Regulation and Process

UBC’s academic misconduct regulation can be found in the Academic Calendar (Vancouver / Okanagan).

The regulation outlines the key responsibilities of instructors and Deans’ Offices and the various stages of the process, provides definitions and examples of academic misconduct and outlines the process for the President’s Advisory Committees on Student Discipline (PACSD). 

This is an educative website intended to support understanding of the topics and associated processes and does not constitute legal advice nor impose legal obligations on the University. The Academic Calendar is the official governing document, and where there is any inconsistency or contradiction between this educative website and the Academic Calendar provisions governing academic integrity and academic misconduct, the Academic Calendar governs.

* This is a general overview of the academic misconduct process providing a framework and overview of the main stages. Individual faculties may adopt their own procedures for reporting cases to the Dean’s Office.

Important Considerations

Students

  • What should I do if I am accused of academic misconduct? The Ombudsperson for Students has prepared checklists for students around procedures and resources (Vancouver checklist / Okanagan checklist).
  • What happens next? Usually, the first step is a meeting or an email exchange with your instructor. If you have questions about the process in your Faculty, you can reach out to your Department Head or Associate Head or the academic misconduct contacts in the Dean’s Office.
  • What are the consequences? Consequences include both outcomes at the Faculty-level (a grade impact of up to zero in the assignment, a warning letter, referring the case to PACSD) and disciplinary measures that can be imposed by the President following a PACSD hearing. When academic misconduct occurs, it is tracked and repeat offenses can lead to more serious consequences.
  • What resources are available to me? Student Health and Wellbeing (UBCV), Student Health and Wellness (UBCO), Ombudsperson for Students, AMS Advocacy (UBCV) / SUO Advocacy (UBCO),  GSS Advocacy (UBCV), Academic Advising (UBCV/UBCO).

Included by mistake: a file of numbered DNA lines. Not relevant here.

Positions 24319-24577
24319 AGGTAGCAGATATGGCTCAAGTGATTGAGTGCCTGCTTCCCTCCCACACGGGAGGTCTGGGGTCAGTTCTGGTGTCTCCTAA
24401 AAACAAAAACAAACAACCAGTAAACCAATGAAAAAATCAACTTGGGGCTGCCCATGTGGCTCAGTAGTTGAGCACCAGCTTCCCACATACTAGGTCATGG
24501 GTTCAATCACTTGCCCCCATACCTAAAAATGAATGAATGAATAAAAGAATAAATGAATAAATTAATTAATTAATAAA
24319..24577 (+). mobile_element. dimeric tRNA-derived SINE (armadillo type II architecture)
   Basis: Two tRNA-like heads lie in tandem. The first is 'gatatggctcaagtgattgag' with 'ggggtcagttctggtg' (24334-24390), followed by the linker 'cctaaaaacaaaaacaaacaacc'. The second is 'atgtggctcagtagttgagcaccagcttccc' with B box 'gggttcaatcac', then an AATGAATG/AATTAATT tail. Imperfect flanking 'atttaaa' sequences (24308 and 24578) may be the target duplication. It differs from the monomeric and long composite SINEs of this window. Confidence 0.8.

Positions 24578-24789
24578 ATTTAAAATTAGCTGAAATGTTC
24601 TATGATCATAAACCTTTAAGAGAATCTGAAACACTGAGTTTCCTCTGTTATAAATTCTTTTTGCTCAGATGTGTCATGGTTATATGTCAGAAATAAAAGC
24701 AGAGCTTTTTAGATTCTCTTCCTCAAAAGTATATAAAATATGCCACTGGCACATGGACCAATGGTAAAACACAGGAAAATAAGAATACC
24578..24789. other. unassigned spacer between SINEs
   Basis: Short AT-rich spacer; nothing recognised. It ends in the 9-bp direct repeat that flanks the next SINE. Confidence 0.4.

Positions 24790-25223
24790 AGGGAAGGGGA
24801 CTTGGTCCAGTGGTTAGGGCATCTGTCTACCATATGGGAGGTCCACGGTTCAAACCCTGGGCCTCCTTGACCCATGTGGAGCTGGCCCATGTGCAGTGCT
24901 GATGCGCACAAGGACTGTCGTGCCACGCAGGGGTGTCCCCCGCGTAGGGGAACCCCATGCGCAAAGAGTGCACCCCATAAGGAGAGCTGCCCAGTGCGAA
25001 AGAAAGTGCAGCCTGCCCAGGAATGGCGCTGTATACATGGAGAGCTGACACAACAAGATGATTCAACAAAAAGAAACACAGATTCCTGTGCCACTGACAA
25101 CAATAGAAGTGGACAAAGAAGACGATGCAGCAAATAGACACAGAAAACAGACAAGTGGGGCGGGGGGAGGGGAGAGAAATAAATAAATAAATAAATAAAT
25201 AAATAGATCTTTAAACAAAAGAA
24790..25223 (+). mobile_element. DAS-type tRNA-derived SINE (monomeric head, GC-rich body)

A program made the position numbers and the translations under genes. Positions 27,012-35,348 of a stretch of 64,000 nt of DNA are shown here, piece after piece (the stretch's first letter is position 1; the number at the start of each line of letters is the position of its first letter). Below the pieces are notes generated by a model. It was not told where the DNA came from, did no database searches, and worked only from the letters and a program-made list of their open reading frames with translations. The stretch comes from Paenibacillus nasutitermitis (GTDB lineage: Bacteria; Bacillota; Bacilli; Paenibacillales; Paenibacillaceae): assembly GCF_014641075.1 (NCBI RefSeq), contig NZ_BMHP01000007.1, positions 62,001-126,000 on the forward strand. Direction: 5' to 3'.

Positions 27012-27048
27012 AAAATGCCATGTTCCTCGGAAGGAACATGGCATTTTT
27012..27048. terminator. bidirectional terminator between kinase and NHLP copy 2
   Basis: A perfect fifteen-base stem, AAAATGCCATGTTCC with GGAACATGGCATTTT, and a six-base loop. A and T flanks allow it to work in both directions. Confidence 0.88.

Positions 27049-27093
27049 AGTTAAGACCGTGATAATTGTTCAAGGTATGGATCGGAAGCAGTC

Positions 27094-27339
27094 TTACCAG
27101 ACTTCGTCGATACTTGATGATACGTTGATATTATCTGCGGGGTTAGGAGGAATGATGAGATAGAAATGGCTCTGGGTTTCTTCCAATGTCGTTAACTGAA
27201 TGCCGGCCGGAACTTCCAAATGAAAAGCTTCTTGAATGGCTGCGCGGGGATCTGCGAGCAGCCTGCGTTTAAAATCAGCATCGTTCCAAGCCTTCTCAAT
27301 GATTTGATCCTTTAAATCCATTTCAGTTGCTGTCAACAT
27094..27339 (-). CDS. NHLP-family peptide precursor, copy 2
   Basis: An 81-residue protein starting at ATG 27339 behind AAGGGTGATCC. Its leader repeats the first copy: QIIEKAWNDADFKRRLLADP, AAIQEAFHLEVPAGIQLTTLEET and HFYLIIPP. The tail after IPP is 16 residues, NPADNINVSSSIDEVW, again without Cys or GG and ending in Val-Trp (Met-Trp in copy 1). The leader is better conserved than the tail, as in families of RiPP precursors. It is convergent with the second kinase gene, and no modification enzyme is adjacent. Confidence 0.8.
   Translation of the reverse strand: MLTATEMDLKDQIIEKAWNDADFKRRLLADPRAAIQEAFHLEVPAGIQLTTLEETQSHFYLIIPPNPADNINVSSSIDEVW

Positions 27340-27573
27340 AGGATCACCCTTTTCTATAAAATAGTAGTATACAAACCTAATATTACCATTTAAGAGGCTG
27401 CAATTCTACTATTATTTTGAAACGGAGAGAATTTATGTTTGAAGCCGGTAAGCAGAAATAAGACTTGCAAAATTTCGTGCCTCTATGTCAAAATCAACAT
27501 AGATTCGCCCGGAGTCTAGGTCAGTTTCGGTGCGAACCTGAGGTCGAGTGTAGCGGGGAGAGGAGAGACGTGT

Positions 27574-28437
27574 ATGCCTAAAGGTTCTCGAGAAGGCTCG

Instructors

  • Must report all cases of academic misconduct that occur in their courses. Reporting is done in accordance with Faculty procedures which may require that they first report to their department, program office, or equivalent. If instructors are not aware of Faculty procedures, they should reach out to the contact for academic misconduct in their Faculty or ask their Department Head or Associate Head. Accurate and timely reporting from instructors is key to building a stronger culture of academic integrity at UBC.
  • Are normally the first to investigate the incident and should give the student the opportunity to meet to discuss the suspected academic misconduct. The first contact with students around a misconduct allegation should not be accusatory in tone and should not threaten discipline. The Ombudsperson for Students provides a checklist for faculty and guidelines for responding to academic misconduct in their academic misconduct toolkit.
  • May re-evaluate the academic merit of the student’s work at issue taking into consideration the results of investigations. The instructor may:
    • Require the student to re-do work or do supplementary work;
    • Assign a grade of zero or a failing grade for the work; or
    • Assign a mark less harsh than failing for the work.

Dean’s Office and/or other Dean’s Delegates